LAKELAND, Fla. — On Friday morning, Detroit Tigers president of baseball operations Scott Harris and manager A.J. Hinch held their player meeting with 21-year-old third baseman Colt Keith, the youngest player in their camp.
“He can really hit,” Hinch said. “We emphasized (in the meeting) that his approach currently works, so now it’s experience and facing better pitchers as he goes across the minor leagues.”
At the end of Friday’s workout, Keith dug his cleats into the batter’s box and faced right-handeders Matt Manning and Alex Lange, a pair of established big leaguers, for live batting practice at the TigerTown backfields. It turned out to be the coolest experience of his first five days in camp.
“We told him he’s not going to make the team,” Hinch said, “but he’s going to get some at-bats when we can hopefully get him in.”
Keith, a left-handed hitter who hasn’t played above High-A West Michigan, received two at-bats against Manning and one at-bat against Lange. Facing Manning, he crushed a home run to right-center off his curveball and hit a line-drive single to right off his slider.
He grounded out to second against Lange.
With Manning on the mound, Keith prepared for a “good fastball” and a “really good 12-6 curve that he likes to throw to lefties.” He seemed to know the basic scouting report and planned to keep his hands close to his body during his swing.
“I sat fastball,” Keith said. “I saw the curveball pop and adjusted and hit it hard in the air, and it ended up going out. The last (at-bat), he threw a slider down. It was a really good pitch. I thought it was a fastball until the last second. I wanted to hit it up the middle, but I ended up being a little early.
“I just got the bat head down there. I’m not sure how I got under that. That should have been a ground ball to the second baseman. It was a good pitch. But I ended up getting the bat there and hit a barrel.”
Between those at-bats, Lange forced him to hit the ball on the ground with his changeup.
“He’s got the nastiest stuff I’ve ever seen,” Keith said. “He threw a changeup that started in. I saw it, and I was going to hammer it, and then I got too happy and pulled off and rolled it over to second base. If I would have stayed on it and hit it to left-center, I would have been fine, but I got happy. That’s how that guy pitches you. He’s got late-breaking stuff.”
Keith is arguably the best prospect in Tigers camp, and he seems like the most confident among the group. In 2022, he hit .301 with nine home runs, 22 walks and 42 strikeouts in 48 games for High-A West Michigan before a shoulder injury ended his regular season.
He returned for the Arizona Fall League.
In 19 games, he hit .344 with three homers, 16 walks and 16 strikeouts for the Salt River Rafters.
“The reason he’s here is because he has earned it,” Hinch said. “He’s performed and continued to perform. The work that he’s put in, the minor-league development staff has paid close attention. And then he went and crushed the Fall League. His next challenge is higher levels of the minors and some major-league exposure.”
Keith posted a 12.8% walk rate (77th percentile), 19.6% strikeout rate (75th percentile) and 15% chase rate (97th percentile) in West Michigan and the Fall League (percentile rankings compared to minor leaguers, including Fall Leaguers, with at least 250 plate appearances).
He had some takeaways from his meeting with Harris and Hinch.
“They like me a lot, and they’re really confident in my bat,” Keith said. “I just need to work on fielding. Everyone pretty much knows that. Other than that, I have to keep doing what I’m doing. I’m the young guy in camp, and I’m on the right track.”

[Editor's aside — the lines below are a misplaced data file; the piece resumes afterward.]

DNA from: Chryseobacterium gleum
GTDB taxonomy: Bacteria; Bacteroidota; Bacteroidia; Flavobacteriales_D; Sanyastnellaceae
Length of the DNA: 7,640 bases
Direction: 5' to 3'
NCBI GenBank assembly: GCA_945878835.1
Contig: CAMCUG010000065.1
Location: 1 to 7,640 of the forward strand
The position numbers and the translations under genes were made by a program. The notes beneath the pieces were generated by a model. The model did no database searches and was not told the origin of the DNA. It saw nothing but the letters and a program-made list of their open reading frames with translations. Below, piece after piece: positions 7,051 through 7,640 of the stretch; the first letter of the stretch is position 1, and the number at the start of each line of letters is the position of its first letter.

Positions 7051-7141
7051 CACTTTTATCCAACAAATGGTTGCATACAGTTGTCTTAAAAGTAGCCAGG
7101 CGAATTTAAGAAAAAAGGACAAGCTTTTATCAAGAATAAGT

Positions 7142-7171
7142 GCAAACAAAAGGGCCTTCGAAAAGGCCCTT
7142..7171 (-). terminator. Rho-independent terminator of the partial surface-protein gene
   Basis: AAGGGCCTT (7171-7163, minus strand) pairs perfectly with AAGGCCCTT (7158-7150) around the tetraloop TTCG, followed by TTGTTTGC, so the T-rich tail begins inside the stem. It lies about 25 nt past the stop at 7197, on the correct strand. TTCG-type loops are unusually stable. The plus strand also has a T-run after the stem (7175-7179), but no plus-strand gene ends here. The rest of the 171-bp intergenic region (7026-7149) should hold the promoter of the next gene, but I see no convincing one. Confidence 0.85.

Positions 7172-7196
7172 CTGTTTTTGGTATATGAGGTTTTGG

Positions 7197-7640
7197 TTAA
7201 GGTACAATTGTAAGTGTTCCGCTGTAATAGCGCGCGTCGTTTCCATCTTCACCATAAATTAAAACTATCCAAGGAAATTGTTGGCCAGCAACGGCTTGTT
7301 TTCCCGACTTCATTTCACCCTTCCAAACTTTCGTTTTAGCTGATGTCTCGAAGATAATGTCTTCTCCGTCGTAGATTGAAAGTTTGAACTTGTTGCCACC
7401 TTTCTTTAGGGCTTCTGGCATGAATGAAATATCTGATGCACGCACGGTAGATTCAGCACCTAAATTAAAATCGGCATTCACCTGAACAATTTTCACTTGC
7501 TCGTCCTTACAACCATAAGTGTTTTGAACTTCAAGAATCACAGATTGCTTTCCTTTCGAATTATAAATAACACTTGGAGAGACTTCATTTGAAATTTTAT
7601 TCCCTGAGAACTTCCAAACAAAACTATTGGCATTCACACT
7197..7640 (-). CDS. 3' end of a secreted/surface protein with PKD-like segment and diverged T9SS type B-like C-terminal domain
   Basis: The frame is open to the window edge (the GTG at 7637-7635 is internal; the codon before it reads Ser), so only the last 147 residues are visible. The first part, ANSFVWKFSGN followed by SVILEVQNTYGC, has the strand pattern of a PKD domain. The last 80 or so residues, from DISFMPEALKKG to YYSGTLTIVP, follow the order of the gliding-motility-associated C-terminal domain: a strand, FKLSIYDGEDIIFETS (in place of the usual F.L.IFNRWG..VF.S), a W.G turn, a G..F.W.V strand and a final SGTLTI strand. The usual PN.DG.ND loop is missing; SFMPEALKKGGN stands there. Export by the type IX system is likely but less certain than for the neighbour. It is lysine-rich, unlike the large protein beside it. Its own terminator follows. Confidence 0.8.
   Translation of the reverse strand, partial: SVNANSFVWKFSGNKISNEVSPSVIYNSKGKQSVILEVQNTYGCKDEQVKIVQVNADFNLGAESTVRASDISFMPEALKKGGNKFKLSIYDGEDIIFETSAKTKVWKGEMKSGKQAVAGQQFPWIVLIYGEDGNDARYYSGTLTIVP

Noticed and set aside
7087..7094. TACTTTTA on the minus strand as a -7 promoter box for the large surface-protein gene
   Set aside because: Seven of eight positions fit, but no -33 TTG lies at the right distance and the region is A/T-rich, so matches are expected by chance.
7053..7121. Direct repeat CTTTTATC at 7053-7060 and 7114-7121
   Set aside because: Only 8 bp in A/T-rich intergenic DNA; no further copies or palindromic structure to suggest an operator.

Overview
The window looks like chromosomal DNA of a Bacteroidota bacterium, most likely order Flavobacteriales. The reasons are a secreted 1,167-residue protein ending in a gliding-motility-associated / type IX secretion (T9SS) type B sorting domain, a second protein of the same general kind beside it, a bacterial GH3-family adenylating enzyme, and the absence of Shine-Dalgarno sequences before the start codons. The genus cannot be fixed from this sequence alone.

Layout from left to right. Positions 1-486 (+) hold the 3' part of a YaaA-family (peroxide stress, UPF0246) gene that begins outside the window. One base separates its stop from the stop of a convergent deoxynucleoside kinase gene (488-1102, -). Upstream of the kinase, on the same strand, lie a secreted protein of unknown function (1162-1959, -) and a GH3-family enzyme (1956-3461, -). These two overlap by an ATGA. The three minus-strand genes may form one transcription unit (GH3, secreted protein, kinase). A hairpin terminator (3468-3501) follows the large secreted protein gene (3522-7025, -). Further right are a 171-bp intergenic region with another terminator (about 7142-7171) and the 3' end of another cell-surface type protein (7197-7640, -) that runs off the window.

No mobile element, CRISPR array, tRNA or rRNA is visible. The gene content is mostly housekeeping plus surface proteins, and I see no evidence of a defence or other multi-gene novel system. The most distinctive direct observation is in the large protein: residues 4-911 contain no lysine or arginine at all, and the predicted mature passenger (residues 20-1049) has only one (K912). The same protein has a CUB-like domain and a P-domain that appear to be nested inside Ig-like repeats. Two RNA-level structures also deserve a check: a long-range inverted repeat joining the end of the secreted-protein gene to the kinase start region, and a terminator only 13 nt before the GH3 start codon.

This offseason, Keith worked on his defense.
His arm strength and accuracy aren’t concerning, but his fielding has been an issue. Since coming to camp, he has played third base and spent time training with Hall of Fame shortstop Alan Trammell. The Tigers plan to give him reps at second base in the minor leagues, too.
“Getting all that work in, it’s finally feeling good,” Keith said. “And then getting here and getting ground balls every day, it’s starting to feel good. I’m a really confident guy, and it’s starting to pay off on the field. I’m starting to feel it.”
‘Strike one for me is big’
Right-handed reliever Trey Wingenter threw a 20-pitch live batting practice.
His final three pitches — fastball, slider, fastball — were his best pitches of the session. “I was definitely trying to empty the tank,” he said, “especially in a controlled setting like that.”
The 28-year-old hasn’t pitched in MLB since 2019 due to several injuries, including Tommy John surgery. If he can stay healthy, his two-pitch mix has the potential to be dynamic out of the bullpen.
A few days ago, Hinch mentioned Wingenter has struck out 44.2% of batters after getting ahead 0-1 in his career. Simply put, he needs to throw strikes to make the Tigers’ roster.
“Strike one for me is big,” Wingenter said. “In a live BP, you don’t really know the count or what’s going on, but in the game, you get immediate feedback. In the first game, I’m looking forward to that.”
Golf outing results
They played 18 holes and shot 49.
“Shorty was the best,” Hinch said. “Brendon Davis rode his coattails. We had a good time. It was a long day, but a fun day.”
Short is the best golfer in the organization.
He stayed humble when asked about his performance.
“It was a team event,” he said. “It was fun, though, it was good.”
PITCHING PROSPECT: Right-hander Reese Olson looks to go from strikeout machine to MLB pitcher
Right-handed reliever José Cisnero received treatments during the week for a muscle spasm in his neck region.
He will resume throwing when he is symptom-free.
Right-hander Reese Olson, a pitching prospect, has elbow discomfort. He is scheduled to throw a live batting practice on Wednesday.
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